Thursday, November 7, 2019

Blog #6: Steep Canyons

It was a beautiful day; the red canyons towered above us as we paddled in and out of the sunlight. We saw lots of fish and plant life in the clear water as we paddled along. We all camped under the stars (no tents that night) after a 30-kilometer day...


As the sun rose on the small town of Green River, Wyoming, we awoke on the baseball field we had arrived at late the night before. We ate our granola breakfast and reflected on the prior two and a half weeks. Then we set off on foot two miles into town to send and receive mail from the post office. While in town we met a woman named Olga, who gifted us a hearty meal in a Mexican restaurant! Olga sent us on our way with pockets loaded with chocolate bars for the journey.

Fin and Tristan paddle with conviction!

Back on the river, the winds were strong from the south-east. The flat water of the reservoir became oceanic, with large whitecaps that made it difficult to paddle! We pushed through and all together arrived at the 500-foot wall of Flaming Gorge Dam. Here we met some friendly folks from Texas who were fishing on the reservoir - and who were generous enough to let us use their ATV to portage around the dam! Loading many barrels and two canoes at a time, we finished moving all of our gear in 3 quick trips. After the transport, we got a tour of the dam. It was very thorough and informative - we even got to see the inside of the turbines deep inside the dam!

We're grateful that for assistance with a 500' vertical portage! 

Celebrating our accomplishment: making it to Flaming Gorge Dam

View from the top

Visiting the "belly of the beast"

That night, we camped near the dam and pushed off early the next morning. It was nice to be back on moving water again. We paddled through a few fun rapids and through one pretty serious one. Everyone made it through on canoe, showing the skillsets that we have learned since embarking on the river expedition.

The next day was warm and sunny. We paddled another 30k to the Colorado Border and sat on a beautiful mesa to catch up on academic work. The wind was strong at night, and we could see storm clouds on the horizon. As we approached the Gates of Lodore Canyon, it began to snow.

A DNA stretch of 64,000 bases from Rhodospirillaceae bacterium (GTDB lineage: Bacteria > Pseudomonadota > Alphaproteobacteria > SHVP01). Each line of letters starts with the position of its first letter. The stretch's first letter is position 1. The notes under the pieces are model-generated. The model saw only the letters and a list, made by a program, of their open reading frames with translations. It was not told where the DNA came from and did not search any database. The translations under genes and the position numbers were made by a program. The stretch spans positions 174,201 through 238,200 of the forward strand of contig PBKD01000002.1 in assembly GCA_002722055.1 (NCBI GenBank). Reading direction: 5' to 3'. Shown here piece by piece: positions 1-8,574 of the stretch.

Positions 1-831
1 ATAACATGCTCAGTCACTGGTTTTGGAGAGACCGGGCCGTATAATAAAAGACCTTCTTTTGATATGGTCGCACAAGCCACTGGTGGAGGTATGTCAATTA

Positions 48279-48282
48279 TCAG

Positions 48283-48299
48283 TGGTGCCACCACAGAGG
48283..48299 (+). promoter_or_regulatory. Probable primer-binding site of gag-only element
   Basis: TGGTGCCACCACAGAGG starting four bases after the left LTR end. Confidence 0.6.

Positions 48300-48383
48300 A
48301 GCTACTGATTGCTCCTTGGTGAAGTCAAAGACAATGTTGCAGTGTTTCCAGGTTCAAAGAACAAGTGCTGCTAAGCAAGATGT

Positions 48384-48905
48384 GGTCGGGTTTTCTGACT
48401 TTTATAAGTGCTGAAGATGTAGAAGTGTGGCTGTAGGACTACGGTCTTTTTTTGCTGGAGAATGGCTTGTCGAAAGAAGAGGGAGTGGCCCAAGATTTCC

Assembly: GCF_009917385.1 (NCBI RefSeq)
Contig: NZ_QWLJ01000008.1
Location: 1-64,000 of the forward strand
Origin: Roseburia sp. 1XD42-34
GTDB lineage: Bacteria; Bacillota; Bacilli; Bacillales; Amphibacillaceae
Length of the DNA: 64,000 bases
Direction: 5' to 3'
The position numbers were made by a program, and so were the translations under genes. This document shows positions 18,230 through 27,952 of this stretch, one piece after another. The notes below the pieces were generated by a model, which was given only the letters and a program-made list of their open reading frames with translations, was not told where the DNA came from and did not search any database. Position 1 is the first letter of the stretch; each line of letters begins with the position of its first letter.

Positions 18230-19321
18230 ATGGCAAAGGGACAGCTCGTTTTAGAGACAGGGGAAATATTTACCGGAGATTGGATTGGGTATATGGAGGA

Zinnia and Callie

Spencer and Pele

Sarah and Rio

We camped beneath the towering gates. The chilling wind blew relentlessly. We stayed huddled in our academic tent, and spent an afternoon reading and writing. When morning arrived the snow flurries had subsided, but the brisk air turned our faces pink and numbed our fingers. The nighttime temperatures were hovering around zero degrees, proving to be our coldest yet. Although the park rangers gave us the go-ahead, we had another choice to consider: the cold. Taking a spill into the icy water that we know so well would take on very real danger. This canyon is one of red rocks, steep walls, and big drops, and holds many technical rapids.

The rock gates stood before us, inviting us in. But the final decision was made to shuttle around the 40 miles of Lodore Canyon to the calm waters on the other side. As we spent the next day away from the river, we continued to learn what it means to adapt to situations at hand and embrace what comes our way, knowing the value of time spent together as a community.

Snow on the water!


Nice and warm in the Academic Tent


Kai warms up by the fire - and cooks the catch of the day!

Liam and Ruby enjoying the fresh catch

Excitement fills the air as we look ahead. Pasha Belenky, an artist, teacher, and an experienced whitewater paddler will be joining us shortly. Down river awaiting us lies towering canyon walls and thundering rapids we all can't wait to paddle!

Spencer and Rio



Fin and Tristan studying

Callie and Elena examine cryptobiotic soil

Spencer at the museum

An artist's rendering

Maya in the Canyon

The group celebrates amidst a snowy landscape

Thursday, October 24, 2019

Blog #5: Moving With The River

Sarah takes in the view
In the early morning, we awoke to drive from . campground in Lander, Wyoming to the Green River Lakes. Frost covered the windows of the van, painting beautiful patterns along them. As we drove along the winding roads to our put-in, we looked out over the fields. Grazing in the tall grass were buffalo! Their large bodies covered in dark hair mesmerized us.

When we arrived at the headwaters of the Green River, Haystack Mountain stood out tall, beautiful, and snow-covered. Under the beautiful mountains we loaded our canoes and pushed off the snowy shores. Dipping paddles into the crystal-clear waters, small rainbows danced across the blades.

Ruby on a break from paddling

Liam trying out the kayak

The first day we paddled 10 kilometers to our very first campsite on Moose Creek. The next morning we awoke to frosty grounds. As we paddled, snow fell upon us. We continued to travel south and as we did the weather warmed to greet us. The land flattened and the canyons began  to rise around us. During our travels we have seen many animals including:

elk
moose
snow geese
pronghorn
raven
bald eagle
foxes
otters
deer
beavers (one close enough for Pele to touch!)
pelicans
rainbow trout
brown trout

Moose crossing!


Fin and Tristan fishing

Tristan studies on a rock at dusk

Maya takes in the sun



Rio and Elena on a chilly morning

The group in the typical Wyoming landscape

Breathtaking scenery!